No Contract, No Cookies...and, Now, No Job! Union Bosses Get the Milk, Members Get Crumbs

From 1-888-NO-UNION.COM’s Blog Spot

Another example of striking union members being milked by their union bosses goes by and 132 workers are now out of work.

When they went out on strike last August, the 132 workers at cookie-maker Stella D’oro located in the Bronx, New York, may have been told they could hold out longer than their employer… that no one could make cookies like they could. Perhaps their union bosses even told them that when they suffered all union workers suffered along with them. If this was the case, what a soggy mess their union has gotten them into now.

During their 10-month strike, the striking members of the Bakery, Confectionery, Tobacco Workers and Grain Millers adopted the catchy chant “No Contract, No Cookies.”

In fact, according to a post from the Democratic Socialists of America covering a May 30th rally in support of the strikers:

“This started out as a struggle for Stella D’Oro, but it’s a struggle for all working people,” Joyce Alston, President of the Bakery, Confectionary, Tobacco Workers and Grain Millers International Union, Local 50 said…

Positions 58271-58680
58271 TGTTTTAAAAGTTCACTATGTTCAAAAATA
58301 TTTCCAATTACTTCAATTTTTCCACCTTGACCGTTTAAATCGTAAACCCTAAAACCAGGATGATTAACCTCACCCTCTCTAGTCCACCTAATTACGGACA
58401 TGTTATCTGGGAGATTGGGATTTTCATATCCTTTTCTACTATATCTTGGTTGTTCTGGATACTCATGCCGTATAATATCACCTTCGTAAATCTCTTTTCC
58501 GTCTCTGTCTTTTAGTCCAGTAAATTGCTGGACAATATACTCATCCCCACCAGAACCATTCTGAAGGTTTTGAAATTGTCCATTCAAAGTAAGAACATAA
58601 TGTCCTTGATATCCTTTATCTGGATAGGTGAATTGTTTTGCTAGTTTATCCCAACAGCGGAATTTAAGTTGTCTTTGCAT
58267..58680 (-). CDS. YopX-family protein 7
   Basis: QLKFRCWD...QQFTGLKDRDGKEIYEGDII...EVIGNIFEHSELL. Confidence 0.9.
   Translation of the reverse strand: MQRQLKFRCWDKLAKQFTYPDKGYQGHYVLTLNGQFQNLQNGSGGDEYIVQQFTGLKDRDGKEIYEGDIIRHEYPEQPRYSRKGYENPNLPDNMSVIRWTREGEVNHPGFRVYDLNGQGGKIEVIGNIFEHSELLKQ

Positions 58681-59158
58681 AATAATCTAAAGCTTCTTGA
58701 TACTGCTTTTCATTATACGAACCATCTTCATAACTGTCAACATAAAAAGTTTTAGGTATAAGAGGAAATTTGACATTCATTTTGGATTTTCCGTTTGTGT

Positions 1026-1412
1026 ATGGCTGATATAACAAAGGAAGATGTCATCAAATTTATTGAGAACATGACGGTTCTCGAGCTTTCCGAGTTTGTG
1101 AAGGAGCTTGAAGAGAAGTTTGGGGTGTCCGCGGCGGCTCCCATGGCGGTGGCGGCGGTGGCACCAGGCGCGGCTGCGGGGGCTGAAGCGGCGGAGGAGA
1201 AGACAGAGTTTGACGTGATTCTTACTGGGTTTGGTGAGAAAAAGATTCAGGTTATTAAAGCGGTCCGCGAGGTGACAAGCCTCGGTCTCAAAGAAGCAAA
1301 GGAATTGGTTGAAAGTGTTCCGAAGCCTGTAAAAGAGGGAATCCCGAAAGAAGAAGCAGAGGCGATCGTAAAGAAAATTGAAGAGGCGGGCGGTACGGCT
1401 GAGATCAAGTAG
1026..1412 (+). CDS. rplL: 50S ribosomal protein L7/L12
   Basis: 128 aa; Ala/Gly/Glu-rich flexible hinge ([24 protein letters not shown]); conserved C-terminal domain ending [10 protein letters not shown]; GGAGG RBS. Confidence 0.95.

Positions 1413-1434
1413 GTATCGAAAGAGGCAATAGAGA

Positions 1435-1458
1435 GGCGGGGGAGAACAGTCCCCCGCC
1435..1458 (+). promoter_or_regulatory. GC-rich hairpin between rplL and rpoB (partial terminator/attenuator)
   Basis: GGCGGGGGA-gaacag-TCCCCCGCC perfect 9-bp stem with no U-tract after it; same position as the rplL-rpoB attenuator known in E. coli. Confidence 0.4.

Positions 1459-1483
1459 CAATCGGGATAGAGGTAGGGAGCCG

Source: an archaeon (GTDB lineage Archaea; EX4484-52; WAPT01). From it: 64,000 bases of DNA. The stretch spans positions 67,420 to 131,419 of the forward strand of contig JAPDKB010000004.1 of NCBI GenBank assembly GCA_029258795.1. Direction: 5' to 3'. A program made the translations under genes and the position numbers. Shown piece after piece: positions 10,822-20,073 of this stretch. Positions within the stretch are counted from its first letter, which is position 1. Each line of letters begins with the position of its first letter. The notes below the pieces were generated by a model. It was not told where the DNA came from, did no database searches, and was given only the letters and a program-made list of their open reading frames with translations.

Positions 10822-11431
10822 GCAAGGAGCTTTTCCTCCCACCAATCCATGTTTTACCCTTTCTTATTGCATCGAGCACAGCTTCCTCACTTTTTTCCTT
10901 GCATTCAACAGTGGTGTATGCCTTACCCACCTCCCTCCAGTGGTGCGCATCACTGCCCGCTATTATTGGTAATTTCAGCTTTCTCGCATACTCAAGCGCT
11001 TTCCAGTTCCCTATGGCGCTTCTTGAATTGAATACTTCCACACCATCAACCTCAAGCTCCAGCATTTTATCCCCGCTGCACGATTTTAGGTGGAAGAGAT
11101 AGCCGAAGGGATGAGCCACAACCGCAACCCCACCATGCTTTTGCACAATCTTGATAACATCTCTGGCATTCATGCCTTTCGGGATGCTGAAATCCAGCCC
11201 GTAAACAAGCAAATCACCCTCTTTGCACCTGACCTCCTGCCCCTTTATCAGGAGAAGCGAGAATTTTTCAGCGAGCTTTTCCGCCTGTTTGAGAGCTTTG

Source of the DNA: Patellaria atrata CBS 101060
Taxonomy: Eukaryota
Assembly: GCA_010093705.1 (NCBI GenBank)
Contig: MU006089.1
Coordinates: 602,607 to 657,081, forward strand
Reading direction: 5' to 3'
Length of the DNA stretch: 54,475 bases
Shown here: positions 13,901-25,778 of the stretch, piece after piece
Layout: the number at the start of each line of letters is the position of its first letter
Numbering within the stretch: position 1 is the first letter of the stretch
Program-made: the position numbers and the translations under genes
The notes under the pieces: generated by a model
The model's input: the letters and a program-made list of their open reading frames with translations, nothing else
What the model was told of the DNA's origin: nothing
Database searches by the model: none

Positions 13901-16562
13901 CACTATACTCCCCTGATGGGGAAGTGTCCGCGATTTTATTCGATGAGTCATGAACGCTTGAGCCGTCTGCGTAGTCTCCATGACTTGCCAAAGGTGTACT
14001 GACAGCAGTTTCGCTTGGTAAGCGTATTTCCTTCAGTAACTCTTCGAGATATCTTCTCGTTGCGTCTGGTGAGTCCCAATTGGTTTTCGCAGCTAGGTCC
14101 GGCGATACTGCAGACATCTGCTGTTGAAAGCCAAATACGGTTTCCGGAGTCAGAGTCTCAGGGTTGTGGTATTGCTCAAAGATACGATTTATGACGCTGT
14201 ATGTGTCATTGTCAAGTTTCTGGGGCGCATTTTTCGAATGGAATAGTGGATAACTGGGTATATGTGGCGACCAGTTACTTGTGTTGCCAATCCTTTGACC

However, unlike her members, Ms. Alston didn’t seem to struggle too much in 2008 as, according to the union’s 2008 financial statement, Ms. Alston raked in $115,259 in total compensation (plus another $6,563 from the BCT’s international) while the local’s Vice President Joseph Svingala took in $108,345 last year. Meanwhile, the union’s international president, Frank Hurt, raked in $250,441 in 2008.

Now, however, according to the New York Times, one week after the National Labor Relations Board ordered the company to reinstate the 132 strikers, the company that owns the cookie factory has decided to shutter the plant entirely.

“The decision to close the Bronx bakery operations has not been made in haste or without significant planning,” a statement from the management said. Operations will be moved elsewhere and the products would continue, the statement said.

Whether the union led the strikers into believing they could win the strike or whether the union felt the company should keep a plant open despite its unprofitability is unknown. However, what is known is the fact that, like so many other union-led strikes, it was the workers who lost while the union bosses continued milking the members.